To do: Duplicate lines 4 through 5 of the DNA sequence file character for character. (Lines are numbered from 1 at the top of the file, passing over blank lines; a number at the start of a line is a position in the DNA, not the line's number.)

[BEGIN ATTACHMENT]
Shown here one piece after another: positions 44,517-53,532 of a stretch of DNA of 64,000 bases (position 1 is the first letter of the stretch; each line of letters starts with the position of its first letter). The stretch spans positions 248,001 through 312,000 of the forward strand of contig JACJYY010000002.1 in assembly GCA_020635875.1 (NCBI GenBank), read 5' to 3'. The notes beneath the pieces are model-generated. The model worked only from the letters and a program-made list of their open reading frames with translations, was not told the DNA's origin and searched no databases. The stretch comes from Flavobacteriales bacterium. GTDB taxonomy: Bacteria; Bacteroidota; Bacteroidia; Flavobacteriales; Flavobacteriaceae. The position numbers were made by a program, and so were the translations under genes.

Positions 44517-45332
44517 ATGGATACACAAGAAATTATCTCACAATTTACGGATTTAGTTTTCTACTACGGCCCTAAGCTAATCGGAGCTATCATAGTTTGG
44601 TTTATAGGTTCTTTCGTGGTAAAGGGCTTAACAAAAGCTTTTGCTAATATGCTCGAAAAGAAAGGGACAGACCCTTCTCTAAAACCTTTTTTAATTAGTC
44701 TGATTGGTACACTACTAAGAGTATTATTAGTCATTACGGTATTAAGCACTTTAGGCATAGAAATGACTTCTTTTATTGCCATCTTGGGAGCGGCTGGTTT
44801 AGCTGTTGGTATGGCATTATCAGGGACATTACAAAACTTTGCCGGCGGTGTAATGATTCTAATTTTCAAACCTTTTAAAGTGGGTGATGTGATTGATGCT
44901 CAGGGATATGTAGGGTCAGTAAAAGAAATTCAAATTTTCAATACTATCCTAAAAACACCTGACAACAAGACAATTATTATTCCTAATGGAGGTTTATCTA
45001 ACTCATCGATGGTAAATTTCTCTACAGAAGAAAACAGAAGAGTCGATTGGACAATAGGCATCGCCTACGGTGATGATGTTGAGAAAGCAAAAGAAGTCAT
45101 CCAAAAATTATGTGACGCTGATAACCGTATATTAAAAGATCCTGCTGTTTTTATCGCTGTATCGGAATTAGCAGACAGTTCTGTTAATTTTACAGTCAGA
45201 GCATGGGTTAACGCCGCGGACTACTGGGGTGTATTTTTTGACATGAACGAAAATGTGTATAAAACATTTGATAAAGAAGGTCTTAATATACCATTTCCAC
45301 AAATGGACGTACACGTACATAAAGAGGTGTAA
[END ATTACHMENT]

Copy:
44601 TTTATAGGTTCTTTCGTGGTAAAGGGCTTAACAAAAGCTTTTGCTAATATGCTCGAAAAGAAAGGGACAGACCCTTCTCTAAAACCTTTTTTAATTAGTC
44701 TGATTGGTACACTACTAAGAGTATTATTAGTCATTACGGTATTAAGCACTTTAGGCATAGAAATGACTTCTTTTATTGCCATCTTGGGAGCGGCTGGTTT